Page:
A new year has begun and so have the resolutions. Did you make some new resolutions? Have a goal to dramatically reduce your debt this year or to de-clutter your house? Did you repeat some resolutions from past years? Plan on sticking to that diet and exercise routine or actually read the entire Bible? I’m behind this year. Typically I spend the last few weeks of December reflecting on the year’s successes and failures and looking forward to the promise of a new year. But this year I haven’t done much of that. Oh, there has been some reflection, but I’m trying a different perspective this time around. Before making goals and resolutions I’m first asking, “What are God’s purposes for my life?” In answering that question I can then make better goals and resolutions, ones that will match God’s purposes. Here’s what I’ve found…
God has two purposes for my life. When you answer the question you might say God has one purpose for your life or He has 100 purposes for you life, but I’m sticking with two. The first, God wants me to glorify Him. The second, God wants me to be with Him! These two purposes are broad enough to encompass everything, but narrow enough (in my mind anyway) to help me focus. Hopefully they will be helpful to you as well.
Man’s first purpose is to glorify God, His creator. After all, that’s what God’s creation does: it glorifies the One who created it! “The heavens are telling of the glory of God; And their expanse is declaring the work of His hands” (Psalm 19:1). Since creation this world and the universe have glorified the Father, so shouldn’t man the pinnacle of creation also glorify Him? “Let the Lord be glad in His works” (Psalm 104:31). The point of the 104th Psalm is that the Lord can look at all He created and be glad, so it should be man’s desire to bring gladness to the Lord as well. “Let my meditation by pleasing to him; As for me, I shall be glad in the Lord” (Psalm 104:34). Furthermore, the very Son of God came to glorify His Father: “I glorified You on the earth, having accomplished the work which You have given Me to do” (John 17:4). We shouldn’t be surprised that He calls for us to glorify God in our life (John 15:8) and even by our death (cf. John 21:19).
Which leads us to man’s second purpose: to be with God. Just as Jesus glorified the Father, so the Father glorified the Son. “I glorified You on the earth, having accomplished the work which You have given Me to do. Now, Father, glorify Me together with Yourself, with the glory which I had with You before the world was” (John 17:4-5). God has also purposed that we should be with Him in glory. After all, the Kingdom was prepared for us from the foundation of the world (Matthew 25:34). Those who glorify Him will ultimately be glorified in Him. This is what He has purposed.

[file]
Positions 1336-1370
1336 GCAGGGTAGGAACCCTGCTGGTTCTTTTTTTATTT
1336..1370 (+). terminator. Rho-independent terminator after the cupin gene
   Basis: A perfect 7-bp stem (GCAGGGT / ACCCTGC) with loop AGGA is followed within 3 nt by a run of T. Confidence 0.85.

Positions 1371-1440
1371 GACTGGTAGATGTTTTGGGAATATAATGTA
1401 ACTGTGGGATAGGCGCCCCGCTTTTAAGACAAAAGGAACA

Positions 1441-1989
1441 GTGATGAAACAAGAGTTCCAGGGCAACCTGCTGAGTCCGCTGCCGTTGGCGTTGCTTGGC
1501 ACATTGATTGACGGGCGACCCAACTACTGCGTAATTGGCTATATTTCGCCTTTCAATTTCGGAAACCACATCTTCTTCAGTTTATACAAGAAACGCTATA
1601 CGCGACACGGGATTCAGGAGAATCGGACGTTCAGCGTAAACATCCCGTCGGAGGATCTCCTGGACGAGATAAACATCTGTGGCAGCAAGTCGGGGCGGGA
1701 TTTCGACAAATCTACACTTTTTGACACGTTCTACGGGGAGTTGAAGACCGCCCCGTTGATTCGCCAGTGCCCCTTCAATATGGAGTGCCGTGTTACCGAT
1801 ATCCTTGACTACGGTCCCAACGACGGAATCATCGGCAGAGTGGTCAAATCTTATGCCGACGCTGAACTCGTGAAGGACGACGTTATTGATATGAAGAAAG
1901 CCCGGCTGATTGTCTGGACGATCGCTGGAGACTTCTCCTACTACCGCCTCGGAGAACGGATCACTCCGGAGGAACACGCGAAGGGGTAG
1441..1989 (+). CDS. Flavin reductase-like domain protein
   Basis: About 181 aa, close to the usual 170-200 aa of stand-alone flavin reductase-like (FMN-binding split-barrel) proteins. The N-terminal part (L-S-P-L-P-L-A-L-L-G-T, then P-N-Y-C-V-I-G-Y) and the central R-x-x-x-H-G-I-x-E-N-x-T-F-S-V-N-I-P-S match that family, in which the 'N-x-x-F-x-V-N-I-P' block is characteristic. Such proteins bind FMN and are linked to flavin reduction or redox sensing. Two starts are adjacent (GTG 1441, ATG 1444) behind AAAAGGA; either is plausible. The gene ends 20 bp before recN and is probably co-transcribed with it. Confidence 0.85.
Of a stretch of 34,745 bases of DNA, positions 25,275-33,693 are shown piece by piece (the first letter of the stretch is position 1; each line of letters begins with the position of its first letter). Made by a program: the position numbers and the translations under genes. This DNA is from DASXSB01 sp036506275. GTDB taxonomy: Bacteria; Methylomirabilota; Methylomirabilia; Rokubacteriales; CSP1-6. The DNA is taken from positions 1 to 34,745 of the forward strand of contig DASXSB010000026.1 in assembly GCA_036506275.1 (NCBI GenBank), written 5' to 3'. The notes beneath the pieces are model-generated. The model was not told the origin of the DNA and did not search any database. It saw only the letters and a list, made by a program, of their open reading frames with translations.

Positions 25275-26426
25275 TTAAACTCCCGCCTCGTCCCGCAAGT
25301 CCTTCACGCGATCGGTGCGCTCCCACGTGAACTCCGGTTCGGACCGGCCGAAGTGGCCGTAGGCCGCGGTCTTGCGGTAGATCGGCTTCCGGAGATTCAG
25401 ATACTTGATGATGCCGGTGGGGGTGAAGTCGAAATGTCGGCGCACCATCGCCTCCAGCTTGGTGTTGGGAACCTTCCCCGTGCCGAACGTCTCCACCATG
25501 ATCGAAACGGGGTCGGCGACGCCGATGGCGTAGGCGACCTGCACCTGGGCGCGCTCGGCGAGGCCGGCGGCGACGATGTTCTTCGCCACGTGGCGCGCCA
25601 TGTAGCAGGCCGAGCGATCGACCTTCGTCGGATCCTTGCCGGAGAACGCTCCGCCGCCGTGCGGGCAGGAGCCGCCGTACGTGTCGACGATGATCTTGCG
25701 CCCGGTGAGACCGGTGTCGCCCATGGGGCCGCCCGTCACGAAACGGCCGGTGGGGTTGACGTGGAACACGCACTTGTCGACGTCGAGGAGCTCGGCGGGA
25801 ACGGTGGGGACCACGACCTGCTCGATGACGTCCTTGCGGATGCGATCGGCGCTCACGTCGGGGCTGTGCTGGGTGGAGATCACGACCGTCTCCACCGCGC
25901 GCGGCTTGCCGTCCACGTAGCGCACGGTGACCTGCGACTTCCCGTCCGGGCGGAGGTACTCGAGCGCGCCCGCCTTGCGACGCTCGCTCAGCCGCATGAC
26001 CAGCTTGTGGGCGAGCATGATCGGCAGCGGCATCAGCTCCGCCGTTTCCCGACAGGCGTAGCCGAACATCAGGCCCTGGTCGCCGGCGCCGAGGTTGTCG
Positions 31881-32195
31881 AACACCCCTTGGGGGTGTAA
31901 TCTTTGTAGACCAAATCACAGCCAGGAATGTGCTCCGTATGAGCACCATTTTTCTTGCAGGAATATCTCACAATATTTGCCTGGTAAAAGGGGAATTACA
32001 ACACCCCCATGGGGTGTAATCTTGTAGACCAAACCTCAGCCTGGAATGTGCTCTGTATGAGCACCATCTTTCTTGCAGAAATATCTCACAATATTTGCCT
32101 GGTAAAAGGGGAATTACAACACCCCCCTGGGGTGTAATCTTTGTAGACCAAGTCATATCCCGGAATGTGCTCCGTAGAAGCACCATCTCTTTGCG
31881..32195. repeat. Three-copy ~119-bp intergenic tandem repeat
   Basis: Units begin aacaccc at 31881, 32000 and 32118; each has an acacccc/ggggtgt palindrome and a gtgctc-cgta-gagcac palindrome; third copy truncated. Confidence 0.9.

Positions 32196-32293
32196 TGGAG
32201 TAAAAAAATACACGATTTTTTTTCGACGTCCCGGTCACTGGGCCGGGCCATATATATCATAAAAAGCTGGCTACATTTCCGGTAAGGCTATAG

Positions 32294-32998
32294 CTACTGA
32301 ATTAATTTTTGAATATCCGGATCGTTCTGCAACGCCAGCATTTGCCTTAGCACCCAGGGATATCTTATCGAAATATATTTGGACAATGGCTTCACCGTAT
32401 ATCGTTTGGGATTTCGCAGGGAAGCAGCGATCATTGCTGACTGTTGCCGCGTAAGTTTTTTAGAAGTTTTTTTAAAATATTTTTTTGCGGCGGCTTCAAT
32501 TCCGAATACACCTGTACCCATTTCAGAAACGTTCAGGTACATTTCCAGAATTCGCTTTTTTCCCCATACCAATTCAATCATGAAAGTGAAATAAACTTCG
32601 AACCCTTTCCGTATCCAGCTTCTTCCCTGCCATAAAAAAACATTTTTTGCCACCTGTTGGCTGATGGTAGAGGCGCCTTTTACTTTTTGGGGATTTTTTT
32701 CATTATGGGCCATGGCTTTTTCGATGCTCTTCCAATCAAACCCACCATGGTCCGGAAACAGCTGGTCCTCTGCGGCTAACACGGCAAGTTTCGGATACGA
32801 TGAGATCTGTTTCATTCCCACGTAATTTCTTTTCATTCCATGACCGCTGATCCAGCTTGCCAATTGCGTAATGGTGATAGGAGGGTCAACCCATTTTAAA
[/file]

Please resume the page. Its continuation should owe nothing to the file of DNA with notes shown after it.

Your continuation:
Next Post: How Can God’s Purposes Be Achieved?
Can One Fall From Grace?
this is a very serious question that needs to be settled in the minds of religious thinking people. First, we must make our appeal to the word of God for the answer. Secondly, the answer can be understood. I realize that some can cloud the issue with their mishandling of the Scriptures. Yet, the truth is clear. Let us consider the following things:
Consider 1: One must first be in grace. It is evident that in order for one to fall from grace that he must first be in grace. “Therefore being justified by faith, we have peace with God through our Lord Jesus Christ: By whom also we have access by faith into this grace wherein we stand, and rejoice in hope of the glory of God” (Romans 5:1–2). A careful study of this reveals how one has access to the grace of God. When one obeys the faith, he becomes a child of God, and thus stands in the grace of God. Paul stated it another way in 2 Corinthians 5:17: “Therefore if any man be in Christ, he is a new creature: old things are passed away; behold, all things are become new.” The man in Christ is a new creature. He is a recipient of the grace of God. The man who is baptized upon his faith in Christ becomes a child of God (Galatians 3:26–27). He is in grace.
Consider 2: Can he fall? If one cannot fall from the grace of God, then the writers of the Word, guided by the Holy Spirit, wasted much space and time in teaching one how not to fall. Notice 1 Corinthians 15:2, “If ye keep in memory.” What if they forget? Would they still be in grace? Look at Hebrews 10:26: “For if we sin wilfully after we have received the knowledge of the truth, there remaineth no more sacrifice for sins.” Here we are taught that one can wilfully turn from Christ as a sacrifice. The apostle Peter said that if the child of God did not add certain things to his faith, he would fall (2 Peter 1:5–11). In 1 Timothy 4:1, it plainly states that one will fall: “Now the Spirit speaketh expressly, that in the latter times some shall depart from the faith, giving heed to seducing spirits, and doctrines of devils.” Was Paul wrong? Was the Spirit wrong in guiding Paul? No. The truth is that one can fall from grace.
Consider 3: The consequences of falling from grace. It would do us all good to stop and consider the grave consequences of departing from the faith. It means that one is out of fellowship with God. He is missing the joy and peace of mind that comes from serving God. He has brought shame and disgrace to himself and to the name of God. He lives daily in fear of death, knowing that he will fall under the condemnation of God. “There is therefore now no condemnation to them which are in Christ Jesus, who walk not after the flesh, but after the Spirit” (Romans 8:1).
If the doctrine be true that one cannot fall, just think of the time wasted in teaching people how to live. I grant that it would be a very easy doctrine to believe, but it is just not in harmony with the teaching of our Lord. It is true that some fall, and then come back. Others fall and never come back. “For it is impossible for those who were once enlightened, and have tasted of the heavenly gift, and were made partakers of the Holy Ghost” (Hebrews 6:4).
I believe that a person with an open mind and an open Bible can see that one can fall from grace.